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Rays

Shields, Niemann make history in split with Red Sox

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Published:   |   Updated: March 20, 2013 at 06:26 PM
BOSTON -

Sean Rodriguez hit into a triple play Tuesday night, but a Ray has hit into a triple play before.

Ben Zobrist stole home, but that too has been done before by someone wearing a Tampa Bay Rays jersey.

But a pair of complete games by two Tampa Bay pitchers in the same day? Slow down, brother, you are traveling through uncharted territory.

James Shields and Jeff Niemann tossed a pair of three-hitters during the day/night doubleheader with the Red Sox at Fenway Park, but the Rays could only gain a split as the Red Sox won the first game 3-1 and the Rays bounced back for a 6-2 win at night.

"That's awesome," Niemann said. "I was here early and saw him throw his and he threw great. One pitch got him. It's just pretty cool to get two in the same day and especially be a part of it."

Maybe not so awesome for Shields, who now has a major league-high nine complete games but is only 11-10 despite a 2.83 ERA.

Niemann, however, won for the seventh time in his last 10 starts.

"There's always that saying, sometimes it's not how you pitch, it's when you pitch," Shields said.

The Rays managed only three hits in the 3-1 afternoon loss, but had 12 hits in the 6-2 win.

"They just got us in the first game and we came back and returned the favor," Rays manager Joe Maddon said. "But it's tough. We only gave up six hits in the two games combined and only won one of the two. You'd like to believe you can win both of those."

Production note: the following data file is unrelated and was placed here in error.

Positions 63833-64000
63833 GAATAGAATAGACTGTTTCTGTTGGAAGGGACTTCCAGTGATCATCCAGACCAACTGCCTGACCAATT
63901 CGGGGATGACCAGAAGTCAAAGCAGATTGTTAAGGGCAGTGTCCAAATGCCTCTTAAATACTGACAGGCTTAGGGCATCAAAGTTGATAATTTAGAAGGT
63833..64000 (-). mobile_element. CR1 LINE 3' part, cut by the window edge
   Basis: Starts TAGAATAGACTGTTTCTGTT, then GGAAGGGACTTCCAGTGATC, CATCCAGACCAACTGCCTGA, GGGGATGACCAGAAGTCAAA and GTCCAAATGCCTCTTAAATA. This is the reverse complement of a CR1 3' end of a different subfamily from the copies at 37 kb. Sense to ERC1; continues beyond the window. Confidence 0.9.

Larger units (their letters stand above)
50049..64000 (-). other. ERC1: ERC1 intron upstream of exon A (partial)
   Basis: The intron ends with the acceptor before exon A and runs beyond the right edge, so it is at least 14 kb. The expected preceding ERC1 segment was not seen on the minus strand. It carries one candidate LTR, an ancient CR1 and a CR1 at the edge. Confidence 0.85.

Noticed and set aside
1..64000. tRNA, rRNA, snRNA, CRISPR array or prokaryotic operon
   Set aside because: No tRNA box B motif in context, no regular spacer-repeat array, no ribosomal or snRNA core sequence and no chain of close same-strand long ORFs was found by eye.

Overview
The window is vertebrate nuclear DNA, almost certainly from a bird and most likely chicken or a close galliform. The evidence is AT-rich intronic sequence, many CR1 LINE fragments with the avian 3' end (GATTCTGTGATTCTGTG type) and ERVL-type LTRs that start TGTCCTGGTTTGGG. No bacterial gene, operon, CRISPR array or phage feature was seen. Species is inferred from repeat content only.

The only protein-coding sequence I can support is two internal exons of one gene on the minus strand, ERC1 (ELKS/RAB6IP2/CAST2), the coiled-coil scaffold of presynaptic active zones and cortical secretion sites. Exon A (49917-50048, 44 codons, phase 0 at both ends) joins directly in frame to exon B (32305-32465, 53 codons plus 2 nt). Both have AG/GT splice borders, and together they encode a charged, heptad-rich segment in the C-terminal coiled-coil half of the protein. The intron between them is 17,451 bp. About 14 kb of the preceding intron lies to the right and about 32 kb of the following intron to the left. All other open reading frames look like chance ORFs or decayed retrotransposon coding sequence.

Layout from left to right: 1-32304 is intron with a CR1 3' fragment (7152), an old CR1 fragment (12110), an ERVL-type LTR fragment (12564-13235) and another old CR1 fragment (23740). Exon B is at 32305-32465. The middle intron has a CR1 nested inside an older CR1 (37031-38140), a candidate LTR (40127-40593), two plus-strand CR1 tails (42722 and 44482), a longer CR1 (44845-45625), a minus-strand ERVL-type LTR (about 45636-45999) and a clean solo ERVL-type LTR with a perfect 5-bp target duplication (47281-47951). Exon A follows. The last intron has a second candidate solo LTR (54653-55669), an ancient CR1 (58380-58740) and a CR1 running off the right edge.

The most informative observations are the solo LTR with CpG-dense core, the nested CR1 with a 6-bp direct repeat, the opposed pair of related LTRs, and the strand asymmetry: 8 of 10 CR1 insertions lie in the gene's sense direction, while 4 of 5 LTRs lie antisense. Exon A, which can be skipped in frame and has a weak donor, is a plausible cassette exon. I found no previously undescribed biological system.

The Rays gave Shields a 1-0 lead in the top of the first when Desmond Jennings started with a double off Jon Lester, stole third and came home when Evan Longoria bounced out to third.

Zobrist doubled in the inning and Longoria singled with one out in the sixth, but Lester, Daniel Bard and Jonathan Papelbon combined to retire the last 11 Rays.

Shields, meanwhile, retired the Red Sox in order in six of his eight innings.

The one pitch that got him, as Niemann referenced, was a three-run home run by Jacoby Ellsbury in the third inning that followed singles by Josh Reddick and Mike Aviles, Boston's No. 7 and 9 hitters.

Shields, who also pitched a complete game in a 1-0 loss at Yankee Stadium on July 10, called this loss "frustrating," but refused to blame the offense for lack of support.

When asked if he could have done anything more to gain a win, Shields said, "Don't give up any runs. Sometimes that's what you got to do as a pitcher. If I make my pitch right there, who knows, it might be 1-0 and we get the win."

Niemann also allowed a home run to Ellsbury, and one to Jason Varitek, too. The big difference was both blasts were solo jobs.

Niemann's offensive support included three hits each by Zobrist and B.J. Upton and two more hits from Jennings – including a home run over the Green Monster in the fifth – to extend his hitting streak to seven games.

Given that kind of support, Niemann easily extended a winning streak to seven games for the second time in his career.

"I just loved his aggressive nature, and I liked the way finished it," Maddon sid. "He finished it in grand style. He wasn't being tentative. He was throwing strikes. He wasn't tap dancing around their lineup."

Niemann, who came one out away from throwing a complete game Aug. 5 against the A's, threw his first complete game of the season and the fourth of his career.

"I definitely wanted to go back out there," he said. "I came pretty close a couple of games ago so it was nice to actually go out there and finish one."

Shields, who tossed his second straight complete game, didn't tap dance around the Red Sox lineup, either. But he didn't have the benefit of pitching the night game.

"I love the fact that our team loses a very difficult came during the day and comes back and plays even better in the nightcap," Maddon said. "That's who we are."

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